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African Archaeological Review

, Volume 26, Issue 2, pp 137–154 | Cite as

The Locus of Carthage: Compounding Geographical Logic

Original Article

Abstract

North Africa’s Phoenician city of Carthage was above all a logical place from which the well-informed maritime Phoenicians colonized and controlled the Western Mediterranean. The leading important factors affecting the founding of Carthage were mostly geographical: overall centrality along the southern coast of the Western Mediterranean; proximity to the island bridge of Italy via Sicily; nascent oceanographic knowledge of water currents and wind gyres as well as shoals such as the Gulf of Sidra and the shelter of the Gulf of Tunis itself; and important local topography and religious landmarks.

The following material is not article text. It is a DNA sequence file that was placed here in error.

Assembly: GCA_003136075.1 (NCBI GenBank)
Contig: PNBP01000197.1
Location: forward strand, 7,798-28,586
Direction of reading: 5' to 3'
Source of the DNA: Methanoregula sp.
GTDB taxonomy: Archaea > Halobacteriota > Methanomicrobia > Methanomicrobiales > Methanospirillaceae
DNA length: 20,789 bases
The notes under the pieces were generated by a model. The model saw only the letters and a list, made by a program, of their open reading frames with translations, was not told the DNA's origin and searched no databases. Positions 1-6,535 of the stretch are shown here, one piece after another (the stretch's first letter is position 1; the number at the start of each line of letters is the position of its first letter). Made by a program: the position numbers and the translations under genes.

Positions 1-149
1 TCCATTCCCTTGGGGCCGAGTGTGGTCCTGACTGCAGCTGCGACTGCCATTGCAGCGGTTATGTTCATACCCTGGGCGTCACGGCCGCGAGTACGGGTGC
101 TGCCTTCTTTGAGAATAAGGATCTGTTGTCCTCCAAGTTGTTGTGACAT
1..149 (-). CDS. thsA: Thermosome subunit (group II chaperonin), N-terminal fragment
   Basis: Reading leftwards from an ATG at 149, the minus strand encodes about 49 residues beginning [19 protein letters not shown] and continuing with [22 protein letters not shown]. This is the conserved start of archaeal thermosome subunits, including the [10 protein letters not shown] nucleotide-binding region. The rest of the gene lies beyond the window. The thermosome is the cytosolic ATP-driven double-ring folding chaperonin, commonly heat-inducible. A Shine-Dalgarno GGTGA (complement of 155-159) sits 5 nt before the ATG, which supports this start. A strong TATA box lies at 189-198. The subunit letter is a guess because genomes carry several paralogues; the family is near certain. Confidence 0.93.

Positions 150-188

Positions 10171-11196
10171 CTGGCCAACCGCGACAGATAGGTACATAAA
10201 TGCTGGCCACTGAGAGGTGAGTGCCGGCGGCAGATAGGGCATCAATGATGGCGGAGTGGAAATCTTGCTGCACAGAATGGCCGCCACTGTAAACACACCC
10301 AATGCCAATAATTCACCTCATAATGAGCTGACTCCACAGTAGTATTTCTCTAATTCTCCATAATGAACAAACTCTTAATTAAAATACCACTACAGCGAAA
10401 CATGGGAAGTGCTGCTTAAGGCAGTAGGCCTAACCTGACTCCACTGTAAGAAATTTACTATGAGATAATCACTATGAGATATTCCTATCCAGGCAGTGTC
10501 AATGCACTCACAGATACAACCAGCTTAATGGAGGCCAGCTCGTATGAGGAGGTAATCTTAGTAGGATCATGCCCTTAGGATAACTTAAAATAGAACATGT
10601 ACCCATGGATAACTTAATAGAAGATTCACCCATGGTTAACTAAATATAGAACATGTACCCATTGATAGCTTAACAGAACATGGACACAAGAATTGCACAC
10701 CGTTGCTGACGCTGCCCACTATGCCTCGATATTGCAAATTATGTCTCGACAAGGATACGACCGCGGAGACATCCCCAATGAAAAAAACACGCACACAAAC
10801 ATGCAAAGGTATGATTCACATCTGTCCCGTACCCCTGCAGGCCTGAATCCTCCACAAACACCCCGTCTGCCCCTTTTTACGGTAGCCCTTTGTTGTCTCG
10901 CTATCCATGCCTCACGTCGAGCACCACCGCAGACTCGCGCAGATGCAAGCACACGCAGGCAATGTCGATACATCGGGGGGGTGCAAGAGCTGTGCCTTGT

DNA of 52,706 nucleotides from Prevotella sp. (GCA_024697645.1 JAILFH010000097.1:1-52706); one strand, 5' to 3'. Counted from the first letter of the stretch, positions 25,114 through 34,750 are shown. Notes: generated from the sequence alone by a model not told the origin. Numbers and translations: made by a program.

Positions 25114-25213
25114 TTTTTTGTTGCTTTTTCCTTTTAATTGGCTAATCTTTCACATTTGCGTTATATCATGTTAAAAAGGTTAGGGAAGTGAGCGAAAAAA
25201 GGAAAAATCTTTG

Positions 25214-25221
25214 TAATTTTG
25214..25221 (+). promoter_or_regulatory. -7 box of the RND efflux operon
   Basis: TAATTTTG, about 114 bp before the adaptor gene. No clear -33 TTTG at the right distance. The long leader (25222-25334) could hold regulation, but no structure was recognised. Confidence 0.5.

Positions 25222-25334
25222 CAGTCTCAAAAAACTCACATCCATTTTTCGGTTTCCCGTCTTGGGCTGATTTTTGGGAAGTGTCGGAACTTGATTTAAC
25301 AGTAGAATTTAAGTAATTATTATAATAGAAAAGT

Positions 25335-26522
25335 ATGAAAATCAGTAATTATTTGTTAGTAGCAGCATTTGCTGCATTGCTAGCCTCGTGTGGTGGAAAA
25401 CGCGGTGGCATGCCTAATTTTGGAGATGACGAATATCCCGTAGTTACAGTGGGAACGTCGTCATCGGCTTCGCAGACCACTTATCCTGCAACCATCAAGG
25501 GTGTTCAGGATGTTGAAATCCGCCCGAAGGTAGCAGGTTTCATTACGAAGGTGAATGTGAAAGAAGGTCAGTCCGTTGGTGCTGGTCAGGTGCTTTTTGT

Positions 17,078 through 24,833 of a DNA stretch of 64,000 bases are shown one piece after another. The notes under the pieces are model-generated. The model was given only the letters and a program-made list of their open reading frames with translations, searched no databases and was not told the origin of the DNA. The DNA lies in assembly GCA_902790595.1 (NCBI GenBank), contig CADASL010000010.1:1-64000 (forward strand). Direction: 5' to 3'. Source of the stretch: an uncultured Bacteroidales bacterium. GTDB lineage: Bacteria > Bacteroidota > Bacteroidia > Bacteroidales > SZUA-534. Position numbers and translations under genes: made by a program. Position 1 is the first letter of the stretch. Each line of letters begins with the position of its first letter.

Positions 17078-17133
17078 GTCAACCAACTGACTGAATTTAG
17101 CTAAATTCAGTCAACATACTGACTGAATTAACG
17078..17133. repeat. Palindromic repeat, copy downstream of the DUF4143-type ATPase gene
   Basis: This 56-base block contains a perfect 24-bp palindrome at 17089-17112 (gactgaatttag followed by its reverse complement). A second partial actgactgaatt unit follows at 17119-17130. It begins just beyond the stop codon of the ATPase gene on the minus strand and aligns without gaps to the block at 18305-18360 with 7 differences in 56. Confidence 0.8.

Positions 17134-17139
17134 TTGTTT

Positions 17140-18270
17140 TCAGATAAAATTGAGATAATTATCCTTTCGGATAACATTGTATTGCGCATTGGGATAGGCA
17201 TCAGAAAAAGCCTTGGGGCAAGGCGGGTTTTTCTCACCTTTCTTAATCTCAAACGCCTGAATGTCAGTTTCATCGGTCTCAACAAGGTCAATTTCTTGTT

Keywords

Carthage Geography North Africa Maritime Topography Mediterranean Wind and current gyres Navigation Sacred landmarks 

Notes

Acknowledgements

Acknowledgements are made to the National Geographic Society Expeditions Council for supporting my Tunisian fieldwork in 2007–2008, especially to Rebecca Martin, Director, also to Adria LaViolette and to the careful readers of drafts of this article as well as to Al Duncan at Stanford for images.

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Copyright information

© Springer Science+Business Media, LLC 2009

Authors and Affiliations

  1. 1.Stanford UniversityStanfordUSA

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